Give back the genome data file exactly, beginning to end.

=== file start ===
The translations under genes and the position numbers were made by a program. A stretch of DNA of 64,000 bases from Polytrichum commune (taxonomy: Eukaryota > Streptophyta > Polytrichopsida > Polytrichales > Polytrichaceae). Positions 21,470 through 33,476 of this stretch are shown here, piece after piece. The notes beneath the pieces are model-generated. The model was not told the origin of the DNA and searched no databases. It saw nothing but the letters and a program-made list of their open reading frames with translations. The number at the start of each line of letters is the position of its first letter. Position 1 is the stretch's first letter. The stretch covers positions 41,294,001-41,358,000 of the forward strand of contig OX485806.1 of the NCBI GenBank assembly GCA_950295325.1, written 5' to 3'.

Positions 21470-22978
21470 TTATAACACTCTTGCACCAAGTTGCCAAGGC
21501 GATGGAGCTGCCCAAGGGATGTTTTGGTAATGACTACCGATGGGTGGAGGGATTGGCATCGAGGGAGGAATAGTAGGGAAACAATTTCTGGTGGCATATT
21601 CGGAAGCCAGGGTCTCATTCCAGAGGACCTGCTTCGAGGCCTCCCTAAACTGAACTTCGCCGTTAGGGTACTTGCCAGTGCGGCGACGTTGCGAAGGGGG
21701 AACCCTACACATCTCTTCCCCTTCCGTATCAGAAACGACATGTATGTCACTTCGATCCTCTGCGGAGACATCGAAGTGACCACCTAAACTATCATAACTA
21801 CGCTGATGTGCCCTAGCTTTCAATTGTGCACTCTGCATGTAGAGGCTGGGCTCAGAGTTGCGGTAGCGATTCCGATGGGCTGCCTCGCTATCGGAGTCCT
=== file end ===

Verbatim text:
The translations under genes and the position numbers were made by a program. A stretch of DNA of 64,000 bases from Polytrichum commune (taxonomy: Eukaryota > Streptophyta > Polytrichopsida > Polytrichales > Polytrichaceae). Positions 21,470 through 33,476 of this stretch are shown here, piece after piece. The notes beneath the pieces are model-generated. The model was not told the origin of the DNA and searched no databases. It saw nothing but the letters and a program-made list of their open reading frames with translations. The number at the start of each line of letters is the position of its first letter. Position 1 is the stretch's first letter. The stretch covers positions 41,294,001-41,358,000 of the forward strand of contig OX485806.1 of the NCBI GenBank assembly GCA_950295325.1, written 5' to 3'.

Positions 21470-22978
21470 TTATAACACTCTTGCACCAAGTTGCCAAGGC
21501 GATGGAGCTGCCCAAGGGATGTTTTGGTAATGACTACCGATGGGTGGAGGGATTGGCATCGAGGGAGGAATAGTAGGGAAACAATTTCTGGTGGCATATT
21601 CGGAAGCCAGGGTCTCATTCCAGAGGACCTGCTTCGAGGCCTCCCTAAACTGAACTTCGCCGTTAGGGTACTTGCCAGTGCGGCGACGTTGCGAAGGGGG
21701 AACCCTACACATCTCTTCCCCTTCCGTATCAGAAACGACATGTATGTCACTTCGATCCTCTGCGGAGACATCGAAGTGACCACCTAAACTATCATAACTA
21801 CGCTGATGTGCCCTAGCTTTCAATTGTGCACTCTGCATGTAGAGGCTGGGCTCAGAGTTGCGGTAGCGATTCCGATGGGCTGCCTCGCTATCGGAGTCCT